Despite numerous efforts from public cloud providers to implement stringent security measures to curb the risk of data breaches; the burden of responsibility for data security ultimately falls on the organization and a breach will have critical financial and legal consequences.
Who Controls Your Data?
Ensuring that the data and applications residing in the cloud are kept safe is becoming more crucial as high-value data, mission-critical applications and intellectual property is transferred to the cloud. Despite the fact that cloud computing, in general, can be perceived as less secure, the fear of cloud security is situational. The real conundrum shouldn’t be whether or not to migrate to the cloud, but which cloud to migrate to. From a security standpoint, most cloud service providers are not ready. Using unsecured cloud vendors can expose sensitive cooperate data without your organization even realizing it. Enterprises commercially and legally have to maintain control over their data while customers and employees need to be able to freely collaborate, share and sync files they require. The solution is simple! Private Cloud.
Private Cloud Offers a Better Alternative
A private cloud computing model facilitates control and collaboration while protecting confidential data from unauthorized access. IT stakeholders need to have a detailed understanding of where and how data is being stored and transferred. With a self-hosted cloud deployment for critical data, you have maximum control, integration, and configuration of all the layers of security.
A cloud deployment is considered private when it is hosted on the organization’s servers. However, that does not necessarily mean the servers are hosted on-premises. By going the self-hosted route, companies are able to choose whether they want to house their files on-premises or in a remote data center. Despite the fact that on-premises infrastructure has the added advantage of more control and ownership, you will also be responsible for capacity planning. Given the costs associated with operating a data center and the redundancy required to operate at 100 percent network and power uptime; organizations can opt to leverage a hosted private cloud in the form of Infrastructure as a Service (IaaS) or Platform as a Service (PaaS).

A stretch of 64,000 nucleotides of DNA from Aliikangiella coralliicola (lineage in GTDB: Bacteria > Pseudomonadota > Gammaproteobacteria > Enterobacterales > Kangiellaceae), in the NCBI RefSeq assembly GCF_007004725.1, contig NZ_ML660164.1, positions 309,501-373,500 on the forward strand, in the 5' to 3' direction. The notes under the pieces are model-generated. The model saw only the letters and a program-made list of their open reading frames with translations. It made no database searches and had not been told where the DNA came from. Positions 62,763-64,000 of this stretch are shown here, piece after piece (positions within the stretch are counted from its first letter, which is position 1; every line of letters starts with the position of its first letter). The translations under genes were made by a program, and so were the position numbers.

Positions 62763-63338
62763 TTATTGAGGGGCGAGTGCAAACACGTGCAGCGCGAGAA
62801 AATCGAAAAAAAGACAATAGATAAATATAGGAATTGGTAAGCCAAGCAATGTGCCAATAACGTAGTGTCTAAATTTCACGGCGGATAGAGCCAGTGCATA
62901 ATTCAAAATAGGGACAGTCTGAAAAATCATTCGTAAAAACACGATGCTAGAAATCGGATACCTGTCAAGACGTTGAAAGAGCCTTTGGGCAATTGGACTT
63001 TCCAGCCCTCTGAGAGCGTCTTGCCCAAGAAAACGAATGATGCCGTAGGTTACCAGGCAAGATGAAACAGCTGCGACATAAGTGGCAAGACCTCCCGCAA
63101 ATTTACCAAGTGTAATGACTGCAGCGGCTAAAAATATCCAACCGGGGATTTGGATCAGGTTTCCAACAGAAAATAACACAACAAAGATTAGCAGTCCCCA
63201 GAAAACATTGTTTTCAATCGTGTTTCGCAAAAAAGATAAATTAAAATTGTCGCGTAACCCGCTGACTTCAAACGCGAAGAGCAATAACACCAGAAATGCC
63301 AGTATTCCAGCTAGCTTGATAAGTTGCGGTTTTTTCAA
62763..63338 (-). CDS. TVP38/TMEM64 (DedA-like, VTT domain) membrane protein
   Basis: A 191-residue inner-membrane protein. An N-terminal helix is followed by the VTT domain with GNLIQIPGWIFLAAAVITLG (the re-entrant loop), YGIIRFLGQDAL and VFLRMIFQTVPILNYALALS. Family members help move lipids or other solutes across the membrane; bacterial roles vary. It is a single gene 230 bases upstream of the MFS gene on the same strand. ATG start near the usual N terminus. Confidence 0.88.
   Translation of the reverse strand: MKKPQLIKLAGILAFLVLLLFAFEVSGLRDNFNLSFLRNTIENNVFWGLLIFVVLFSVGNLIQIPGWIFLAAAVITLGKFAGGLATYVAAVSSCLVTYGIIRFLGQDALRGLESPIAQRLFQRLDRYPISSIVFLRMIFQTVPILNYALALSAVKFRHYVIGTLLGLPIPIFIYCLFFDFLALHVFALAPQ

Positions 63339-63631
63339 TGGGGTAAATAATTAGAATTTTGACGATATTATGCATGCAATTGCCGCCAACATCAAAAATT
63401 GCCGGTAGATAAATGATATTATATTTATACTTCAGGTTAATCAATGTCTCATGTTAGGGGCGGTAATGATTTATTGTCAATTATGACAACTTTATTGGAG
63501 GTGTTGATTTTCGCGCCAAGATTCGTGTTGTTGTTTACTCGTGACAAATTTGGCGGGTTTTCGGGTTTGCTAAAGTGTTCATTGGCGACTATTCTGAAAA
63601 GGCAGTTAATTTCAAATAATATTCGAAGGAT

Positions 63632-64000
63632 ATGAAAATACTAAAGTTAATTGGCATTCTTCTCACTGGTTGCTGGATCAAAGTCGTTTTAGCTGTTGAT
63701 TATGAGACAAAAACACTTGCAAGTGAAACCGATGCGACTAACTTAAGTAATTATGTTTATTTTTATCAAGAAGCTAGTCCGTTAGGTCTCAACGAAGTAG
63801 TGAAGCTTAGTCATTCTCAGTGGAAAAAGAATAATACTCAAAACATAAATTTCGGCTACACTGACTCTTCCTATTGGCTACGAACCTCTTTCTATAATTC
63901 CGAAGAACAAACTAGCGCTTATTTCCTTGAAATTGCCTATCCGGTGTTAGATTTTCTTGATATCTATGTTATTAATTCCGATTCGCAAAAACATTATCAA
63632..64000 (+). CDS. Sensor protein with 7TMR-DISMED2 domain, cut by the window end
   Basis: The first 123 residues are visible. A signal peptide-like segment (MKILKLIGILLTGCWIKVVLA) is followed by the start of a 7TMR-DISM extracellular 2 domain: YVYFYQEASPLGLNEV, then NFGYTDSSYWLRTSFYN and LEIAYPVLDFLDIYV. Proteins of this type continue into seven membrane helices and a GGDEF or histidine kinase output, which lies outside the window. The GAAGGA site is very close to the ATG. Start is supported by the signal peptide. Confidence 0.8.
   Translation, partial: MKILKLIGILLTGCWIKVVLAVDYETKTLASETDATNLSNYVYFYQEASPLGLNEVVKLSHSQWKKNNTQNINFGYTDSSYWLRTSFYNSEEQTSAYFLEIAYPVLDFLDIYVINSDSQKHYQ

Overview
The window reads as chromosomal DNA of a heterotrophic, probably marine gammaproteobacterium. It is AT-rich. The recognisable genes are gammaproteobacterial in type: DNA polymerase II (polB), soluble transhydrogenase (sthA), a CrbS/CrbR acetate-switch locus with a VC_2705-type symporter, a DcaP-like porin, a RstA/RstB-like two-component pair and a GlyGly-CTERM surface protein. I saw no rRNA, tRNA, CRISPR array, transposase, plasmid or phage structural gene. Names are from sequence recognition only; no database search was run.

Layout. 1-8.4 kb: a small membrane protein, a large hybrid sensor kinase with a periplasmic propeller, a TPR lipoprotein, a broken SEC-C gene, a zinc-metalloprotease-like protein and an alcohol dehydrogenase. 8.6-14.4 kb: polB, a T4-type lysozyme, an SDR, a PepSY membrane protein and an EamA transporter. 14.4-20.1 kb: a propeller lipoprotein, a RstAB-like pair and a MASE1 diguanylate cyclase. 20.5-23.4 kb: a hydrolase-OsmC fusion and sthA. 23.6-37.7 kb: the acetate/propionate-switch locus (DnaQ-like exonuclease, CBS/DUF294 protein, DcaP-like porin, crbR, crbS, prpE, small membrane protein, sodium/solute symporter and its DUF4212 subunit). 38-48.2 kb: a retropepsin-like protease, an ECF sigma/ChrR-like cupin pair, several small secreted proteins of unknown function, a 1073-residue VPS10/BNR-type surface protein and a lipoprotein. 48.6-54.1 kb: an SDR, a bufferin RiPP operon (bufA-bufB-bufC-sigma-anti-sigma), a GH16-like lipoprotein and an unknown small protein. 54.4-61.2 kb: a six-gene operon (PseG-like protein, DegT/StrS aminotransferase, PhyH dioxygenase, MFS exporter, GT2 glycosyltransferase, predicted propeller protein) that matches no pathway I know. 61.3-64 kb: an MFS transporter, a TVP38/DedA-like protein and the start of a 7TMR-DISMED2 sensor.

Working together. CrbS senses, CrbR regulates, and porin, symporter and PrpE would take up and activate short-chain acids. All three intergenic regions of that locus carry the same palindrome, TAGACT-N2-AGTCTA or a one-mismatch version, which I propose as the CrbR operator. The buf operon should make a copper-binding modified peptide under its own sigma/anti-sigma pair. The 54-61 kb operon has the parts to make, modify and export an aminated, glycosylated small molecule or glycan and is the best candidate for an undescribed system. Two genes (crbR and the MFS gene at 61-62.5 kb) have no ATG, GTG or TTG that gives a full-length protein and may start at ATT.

This model allows the organization to have a scalable, isolated computing environment that has been custom-designed to meet its specific workload requirements, with the jurisdiction of their choice. A good example is AWS’ VPC which provides cloud hosting capabilities with enterprise-grade IT infrastructure through a virtualized network of interconnected virtual servers. GovCloud also allows US government agencies to host private clouds in secure regions operated by U.S citizens, and is only accessible to vetted U.S entities.
In a nutshell, a private cloud allows organizations to develop a flexible infrastructure to deliver applications while retaining control and managing the risk of the services delivered to business partners, users, and customers.
A private cloud deployment gives you control over security, privacy, and compliance. You can manage all your applications, IT services, and the infrastructure in one place using powerful tools like application and performance monitoring, VM templates, and automated self-service deployment. Since you have the control from the ground up, you will not be forced to adjust your security processes to meet those of the cloud; instead, you will bend the cloud to your will. A self-hosted cloud lets you leverage your current security infrastructure and procedures and easily integrates with existing tools. It simply works within your set framework; and when your data requirements scale, you will have the ability to scale with them.
The physical location of the data-center plays a crucial role in cloud adoption. A private cloud creates the opportunity to choose the region data will be stored. By having control over your selection of hosting provider/ data center, you know precisely where your servers are located, and under which nation’s data laws they are governed. Organizations may be obliged or simply prefer, to store data in a jurisdiction or country that is not offered by a public cloud provider.
A private cloud expands visibility into workloads and cloud operations. Thus enabling IT administrators to design data storage, hardware, and networks in a way that guarantees the security of data and associated metadata. When IT is fully aware of where the data is located and who has access to it at any given moment in time; the risks of compliance violations, data security vulnerabilities, and data leakage are thwarted.